Probiotic Philosophy

A Brief History

Probiotic philosophy

Nothing exemplifies the recent probiotic renaissance in science and medicine more than the acceptance of fecal transplantation as a viable alternative to the use of antibiotics in the treatment of gastrointestinal infections (and perhaps other conditions as well — practitioners have reported salutary effects on disorders ranging from rheumatoid arthritis to insomnia and depression). Preparations of stool from healthy donors are implanted in the intestines of patients. The idea is to displace populations of pathogenic microbes by introducing friendly bacteria capable of restoring ecological balance to the gut.

Ge Hong, fourth century Chinese herbalist and a 1908 caricature of Elie Metchnikoff entitled “The Manufacture of Centenarians.”

Good bacteria

Biologist Elie Metchnikoff was born in Russia in 1845, the youngest son of a member of the Tsar’s Imperial Guard. He studied natural science at the University of Kharkov in the Ukraine, and spent the first half of his scientific career as an itinerant university professor in Russia, Germany, France, and Italy.

Advertising Acidophilus

Bacterial boom-to-bust

Metchnikoff was not a model spokesperson for the efficacy of the bacillus. He died in 1916 at the unremarkable age of 71, decades short of the Bulgarian centenarians he sought to emulate. In 1924, the American Medical Association’s Council on Pharmacy and Chemistry moved to discredit claims made for B. bulgaricus therapies. Researchers had found that the bacterium did not survive in the human gut. They concluded that it was unlikely to be the magic aging tonic that Metchnikoff had proposed.

“Body Ecology” and the FDA

Antibiotics and the indigenous flora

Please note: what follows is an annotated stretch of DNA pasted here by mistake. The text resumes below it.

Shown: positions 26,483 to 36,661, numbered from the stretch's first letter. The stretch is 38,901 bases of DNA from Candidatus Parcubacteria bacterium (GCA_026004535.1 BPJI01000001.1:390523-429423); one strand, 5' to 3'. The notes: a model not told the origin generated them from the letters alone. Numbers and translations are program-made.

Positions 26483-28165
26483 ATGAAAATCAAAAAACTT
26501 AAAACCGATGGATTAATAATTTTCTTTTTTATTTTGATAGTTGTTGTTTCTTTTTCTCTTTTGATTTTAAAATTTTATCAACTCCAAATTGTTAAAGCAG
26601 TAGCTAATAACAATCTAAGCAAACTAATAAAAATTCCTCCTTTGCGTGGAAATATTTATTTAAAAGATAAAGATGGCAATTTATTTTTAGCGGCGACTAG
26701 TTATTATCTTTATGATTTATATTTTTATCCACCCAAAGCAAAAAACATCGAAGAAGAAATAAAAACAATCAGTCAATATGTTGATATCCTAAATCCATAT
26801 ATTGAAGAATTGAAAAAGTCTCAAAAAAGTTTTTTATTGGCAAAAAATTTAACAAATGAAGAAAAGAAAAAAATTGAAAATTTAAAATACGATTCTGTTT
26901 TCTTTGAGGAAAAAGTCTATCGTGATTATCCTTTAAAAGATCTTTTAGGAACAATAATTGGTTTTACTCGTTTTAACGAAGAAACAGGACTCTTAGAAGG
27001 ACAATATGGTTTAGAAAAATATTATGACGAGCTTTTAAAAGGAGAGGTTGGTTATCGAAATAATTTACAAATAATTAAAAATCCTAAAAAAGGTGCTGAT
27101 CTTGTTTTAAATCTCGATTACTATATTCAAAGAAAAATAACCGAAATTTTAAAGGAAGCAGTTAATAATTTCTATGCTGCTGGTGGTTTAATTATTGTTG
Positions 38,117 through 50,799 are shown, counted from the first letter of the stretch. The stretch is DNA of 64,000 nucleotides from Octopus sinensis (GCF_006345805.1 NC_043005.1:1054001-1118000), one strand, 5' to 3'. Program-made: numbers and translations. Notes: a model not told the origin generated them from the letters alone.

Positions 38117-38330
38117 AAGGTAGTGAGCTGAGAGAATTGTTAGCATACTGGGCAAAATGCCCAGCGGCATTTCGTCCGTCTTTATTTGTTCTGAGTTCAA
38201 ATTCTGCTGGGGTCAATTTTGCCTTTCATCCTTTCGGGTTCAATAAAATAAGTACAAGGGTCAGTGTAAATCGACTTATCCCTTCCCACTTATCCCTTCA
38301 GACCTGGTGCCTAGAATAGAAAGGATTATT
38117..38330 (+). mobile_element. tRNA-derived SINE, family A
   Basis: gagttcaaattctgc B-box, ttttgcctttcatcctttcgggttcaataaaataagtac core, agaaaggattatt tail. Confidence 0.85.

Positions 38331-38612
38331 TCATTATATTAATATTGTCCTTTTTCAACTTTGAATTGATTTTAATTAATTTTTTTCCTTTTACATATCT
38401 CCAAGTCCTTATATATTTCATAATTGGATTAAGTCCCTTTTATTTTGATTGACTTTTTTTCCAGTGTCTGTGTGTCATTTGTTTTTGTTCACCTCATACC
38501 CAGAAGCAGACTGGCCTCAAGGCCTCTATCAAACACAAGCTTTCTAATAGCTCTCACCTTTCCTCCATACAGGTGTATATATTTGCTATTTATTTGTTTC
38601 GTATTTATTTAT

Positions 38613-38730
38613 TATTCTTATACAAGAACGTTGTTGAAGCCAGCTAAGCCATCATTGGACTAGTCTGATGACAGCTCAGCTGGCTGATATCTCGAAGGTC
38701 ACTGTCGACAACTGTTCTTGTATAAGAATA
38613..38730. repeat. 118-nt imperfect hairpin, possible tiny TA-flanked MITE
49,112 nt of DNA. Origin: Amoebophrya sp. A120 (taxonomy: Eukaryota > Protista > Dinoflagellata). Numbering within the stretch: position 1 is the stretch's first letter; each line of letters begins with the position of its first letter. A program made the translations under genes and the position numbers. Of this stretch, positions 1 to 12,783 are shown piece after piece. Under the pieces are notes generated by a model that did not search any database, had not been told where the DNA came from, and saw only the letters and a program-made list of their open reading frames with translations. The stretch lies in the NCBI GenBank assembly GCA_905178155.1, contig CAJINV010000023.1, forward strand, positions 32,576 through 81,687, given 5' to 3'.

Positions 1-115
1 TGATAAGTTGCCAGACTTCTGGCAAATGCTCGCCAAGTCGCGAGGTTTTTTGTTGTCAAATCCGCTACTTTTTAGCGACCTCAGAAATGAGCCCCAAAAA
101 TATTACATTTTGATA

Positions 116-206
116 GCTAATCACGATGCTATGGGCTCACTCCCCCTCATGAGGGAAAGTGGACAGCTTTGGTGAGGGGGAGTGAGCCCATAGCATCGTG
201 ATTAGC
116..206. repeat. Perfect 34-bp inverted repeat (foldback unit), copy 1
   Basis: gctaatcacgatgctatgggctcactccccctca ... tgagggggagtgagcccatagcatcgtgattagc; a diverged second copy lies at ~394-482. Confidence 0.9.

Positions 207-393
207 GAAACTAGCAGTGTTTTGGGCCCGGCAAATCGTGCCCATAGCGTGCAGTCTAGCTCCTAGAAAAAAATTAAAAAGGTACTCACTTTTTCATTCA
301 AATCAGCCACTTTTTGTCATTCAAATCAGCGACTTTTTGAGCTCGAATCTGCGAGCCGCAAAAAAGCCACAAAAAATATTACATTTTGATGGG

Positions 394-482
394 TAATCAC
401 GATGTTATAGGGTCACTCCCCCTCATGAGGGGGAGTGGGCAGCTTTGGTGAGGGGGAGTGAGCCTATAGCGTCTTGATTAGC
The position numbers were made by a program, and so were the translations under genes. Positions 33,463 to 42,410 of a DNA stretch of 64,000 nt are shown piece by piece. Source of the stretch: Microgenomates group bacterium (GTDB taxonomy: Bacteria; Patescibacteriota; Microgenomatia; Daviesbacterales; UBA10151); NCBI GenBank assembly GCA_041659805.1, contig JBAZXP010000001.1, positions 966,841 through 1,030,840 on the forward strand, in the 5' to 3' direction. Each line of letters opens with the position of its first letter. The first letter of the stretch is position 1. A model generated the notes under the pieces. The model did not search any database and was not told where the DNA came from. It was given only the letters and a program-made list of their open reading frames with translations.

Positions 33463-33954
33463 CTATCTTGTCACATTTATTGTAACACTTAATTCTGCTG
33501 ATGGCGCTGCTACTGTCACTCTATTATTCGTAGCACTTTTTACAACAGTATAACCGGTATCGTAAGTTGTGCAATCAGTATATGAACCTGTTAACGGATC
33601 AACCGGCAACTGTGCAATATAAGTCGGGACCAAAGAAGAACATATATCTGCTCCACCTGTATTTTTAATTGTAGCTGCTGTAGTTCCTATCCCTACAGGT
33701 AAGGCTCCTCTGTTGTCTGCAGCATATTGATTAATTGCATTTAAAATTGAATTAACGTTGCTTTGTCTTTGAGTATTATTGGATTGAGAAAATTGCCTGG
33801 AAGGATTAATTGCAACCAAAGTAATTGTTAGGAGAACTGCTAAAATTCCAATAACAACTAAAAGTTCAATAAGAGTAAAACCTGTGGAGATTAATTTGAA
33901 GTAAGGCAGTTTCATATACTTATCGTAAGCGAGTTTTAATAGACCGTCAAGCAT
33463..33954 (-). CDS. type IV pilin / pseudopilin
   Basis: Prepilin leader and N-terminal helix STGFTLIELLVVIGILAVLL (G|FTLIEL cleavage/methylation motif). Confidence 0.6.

At this moment in history, René Dubos was moving in exactly the opposite direction. Dubos is a towering figure in the history of microbiology, the history of medicine, and the history of ecology. Today, he is known as “the father of antibiotics,” but as postwar America became increasingly germophobic, he promoted a distinctly counter-cultural understanding of human-microbe relationships.

René Dubos

Germfree Animals

Dubos used pathogen-free albino mice. They were derived from germfree animals bred by bacteriologist James Reyniers. Germfree animals have become standard experimental organisms for research on probiotics. They enable scientists to observe actions and interactions of specific sets of microbes in well-defined biological systems, and to distinguish between the effects of genes and microbiota.

Cleanliness is a sham

In 2006, microbiologist Stanley Falkow, one of the first prominent scientists to call for a “second genome project,” one that would sequence the human microbiome, published an article in the journal Cell on a probiotic theme: “Is Persistent Bacterial Infection Good for Your Health?”

Theodor Rosebury
A high altitude aerial photograph of West Texas grassland and a close-up of a human palm

The Ecology of the Human Skin (1965)

by Mary Marples

In 1965, Mary Marples, a microbiologist at the University of Otago in New Zealand, wrote a 972-page tome on epidermal microbiota called The Ecology of the Human Skin. The groundbreaking book likened ecosystems on the skin to those in soils. The skin is a vast territory, Marples explained. It has many niches and supports many distinct forms of life and bacterial communities. The moist armpit is like a fecund rainforest; the dry forearm is more like a desert, with sparser and hardier inhabitants. Marples’ book spurred researchers to investigate how to manipulate and balance microbial populations in order to treat various skin conditions, rather than simply targeting bad germs with chemical agents.

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